Can Bicycling Raise Consciousness?
A Raising Consciousness Now and Brain Health Essay.
When I started thinking about whether bicycling or other kinds of exercises can raise consciousness, I was hoping to find some evidence that it does because, I have been cycling a lot lately, 370 miles last month. I am training for a 3300 mile Cross USA Ride (Seattle, Washington to Washington, DC) in summer 2013 with Hazon, which is all about raising our consciousness of sustainable agriculture and our relationship to the natural environment.
While researching this topic I found some tricky researchers:
“In one study bicyclists were tricked into thinking the ambient temperature as well as their body temperature was lower than it actually was. This is what the researchers said, “We used incorrect visual feedback of ambient and core temperature. Seven males completed three 30 min cycling time trials in a randomized order on a Kingcycle ergometer. One time trial was in temperate conditions (21.8 degrees C), the others in hot, humid conditions (31.4 degrees C). In one of the hot, humid conditions (31.6 degrees C), participants were deceived into thinking the ambient conditions were 26.0 degrees C and their core temperature was 0.3 degrees C lower than it really was.”
This is what the researchers had to say, “Deception improved performance in the heat, evidence of a subtle mismatch between the subconscious expectation and conscious perception of the task demands.”
— Castle, P. C., N. Maxwell, et al. (2012). “Deception of ambient and body core temperature improves self paced cycling in hot, humid conditions.” Eur J Appl Physiol 112(1): 377–385.
The stories we tell ourselves matter as shown by more tricky researchers.
In another study participants were tricked into thinking something different from reality. Twenty-nine cyclists performed three 20 km cycling time trials using a Computrainer. The first two time trials were performed (1) without any performance feedback, (2) with accurate performance feedback or (3) with false feedback showing the speed to be 5% greater than the actual speed. All participants received full feedback during the third time trial.
The accuracy of the information we gather influences our strategy.
“Completion time, average power and average speed did not change among the false feedback group, but their pacing strategy did change as indicated by a lower average cadence, 89.2 vs 96.4 rpm and higher power during the first 5 minutes. Pacing is influenced by an interaction between feedback and previous experience. Conscious cognitive processes that lead to ratings of perceived exertion and pacing appear to be influenced by previous experience. “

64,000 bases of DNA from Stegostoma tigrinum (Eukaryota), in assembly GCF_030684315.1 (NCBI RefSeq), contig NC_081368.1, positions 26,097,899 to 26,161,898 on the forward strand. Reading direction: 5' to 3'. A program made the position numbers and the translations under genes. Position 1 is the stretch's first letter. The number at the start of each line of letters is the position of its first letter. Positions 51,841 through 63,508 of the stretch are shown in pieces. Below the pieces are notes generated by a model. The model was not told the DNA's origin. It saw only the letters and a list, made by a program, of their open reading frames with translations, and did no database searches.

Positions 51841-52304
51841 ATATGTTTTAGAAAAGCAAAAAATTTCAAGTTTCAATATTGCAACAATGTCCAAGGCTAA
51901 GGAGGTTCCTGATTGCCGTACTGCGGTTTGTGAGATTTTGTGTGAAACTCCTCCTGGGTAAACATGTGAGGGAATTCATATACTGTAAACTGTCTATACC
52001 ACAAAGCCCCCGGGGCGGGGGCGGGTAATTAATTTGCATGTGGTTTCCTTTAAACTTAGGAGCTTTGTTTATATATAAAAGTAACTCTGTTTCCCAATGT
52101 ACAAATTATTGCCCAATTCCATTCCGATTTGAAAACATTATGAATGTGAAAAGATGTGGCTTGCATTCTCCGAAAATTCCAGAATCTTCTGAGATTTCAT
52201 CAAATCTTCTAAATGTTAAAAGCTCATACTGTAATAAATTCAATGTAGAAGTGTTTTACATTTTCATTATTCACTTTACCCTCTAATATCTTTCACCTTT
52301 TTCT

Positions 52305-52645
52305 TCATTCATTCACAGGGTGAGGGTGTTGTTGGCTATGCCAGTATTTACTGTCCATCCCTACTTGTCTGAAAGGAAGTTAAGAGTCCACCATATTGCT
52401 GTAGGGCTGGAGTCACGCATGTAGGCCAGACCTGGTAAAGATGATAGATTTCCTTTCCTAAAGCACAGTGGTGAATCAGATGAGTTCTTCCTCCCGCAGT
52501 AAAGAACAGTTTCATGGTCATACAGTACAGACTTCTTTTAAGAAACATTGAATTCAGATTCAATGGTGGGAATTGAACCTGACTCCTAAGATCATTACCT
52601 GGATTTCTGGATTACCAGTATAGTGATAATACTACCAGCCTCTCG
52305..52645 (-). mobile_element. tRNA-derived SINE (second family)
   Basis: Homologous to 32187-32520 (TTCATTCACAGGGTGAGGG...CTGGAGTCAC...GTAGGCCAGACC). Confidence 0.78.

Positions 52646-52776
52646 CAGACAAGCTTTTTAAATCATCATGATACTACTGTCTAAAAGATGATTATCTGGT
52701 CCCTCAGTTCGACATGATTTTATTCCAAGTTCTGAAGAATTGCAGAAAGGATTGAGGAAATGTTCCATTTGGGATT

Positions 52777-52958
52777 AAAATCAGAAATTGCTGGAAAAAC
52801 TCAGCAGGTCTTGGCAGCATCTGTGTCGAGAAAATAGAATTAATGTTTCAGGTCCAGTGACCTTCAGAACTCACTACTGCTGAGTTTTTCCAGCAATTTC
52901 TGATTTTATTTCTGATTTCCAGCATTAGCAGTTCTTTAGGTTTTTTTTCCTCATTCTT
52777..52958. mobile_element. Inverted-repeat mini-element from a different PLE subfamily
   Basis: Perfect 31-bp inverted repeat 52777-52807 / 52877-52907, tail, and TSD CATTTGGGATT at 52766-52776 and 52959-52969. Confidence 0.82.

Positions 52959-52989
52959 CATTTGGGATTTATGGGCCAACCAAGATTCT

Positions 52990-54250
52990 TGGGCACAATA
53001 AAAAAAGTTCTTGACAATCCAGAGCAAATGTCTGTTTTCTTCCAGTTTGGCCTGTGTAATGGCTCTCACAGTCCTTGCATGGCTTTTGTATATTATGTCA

— Micklewright, D., E. Papadopoulou, et al. (2010). “Previous experience influences pacing during 20 km time trial cycling.” Br J Sports Med 44(13): 952–960.
A further study highlights the importance of how we take in information not only from our environment but internal feedback from our muscles and bodies. Our ability to feel and fully integrate information coming from all parts of our body significantly influences our effectiveness.
Researchers investigated whether “somatosensory feedback from contracting leg muscles exerts an inhibitory influence on the determination of central command during closed-loop cycling exercise in which the subject voluntarily determines his second-by-second central motor drive.”
In other words, does it matter to our brain function whether we are getting accurate information from our leg muscles.
“Eight trained cyclists performed two 5-km time trials either without or with lumbar epidural anesthesia. These findings demonstrate the inhibitory influence of somatosensory [body sensation] feedback from contracting locomotor [movement / walking] muscles on the conscious and/or subconscious determination during endurance exercise.”
— Amann, M., L. T. Proctor, et al. (2008). “Somatosensory feedback from the limbs exerts inhibitory influences on central neural drive during whole body endurance exercise.” J Appl Physiol 105(6): 1714–1724.
In other words, we are able to match our breathing to our need for oxygen and blood flow as long as we are getting conscious or subconscious information from our muscles as we walk, bicycle, or function.
It is interesting to note that our breathing is the only normally automatic function that we have significant conscious control over. Typically you can increase or decrease your breathing rate on command, where as increasing or lowering your blood pressure or heart rate just because someone asks you to is much more difficult.
Take a moment to consciously think about all the things that happen automatically as long as there is enough incoming information. Take a deep breath and feel the oxygen circulating throughout your whole body.
Originally published at https://www.raisingconsciousnessnow.com on December 14, 2016.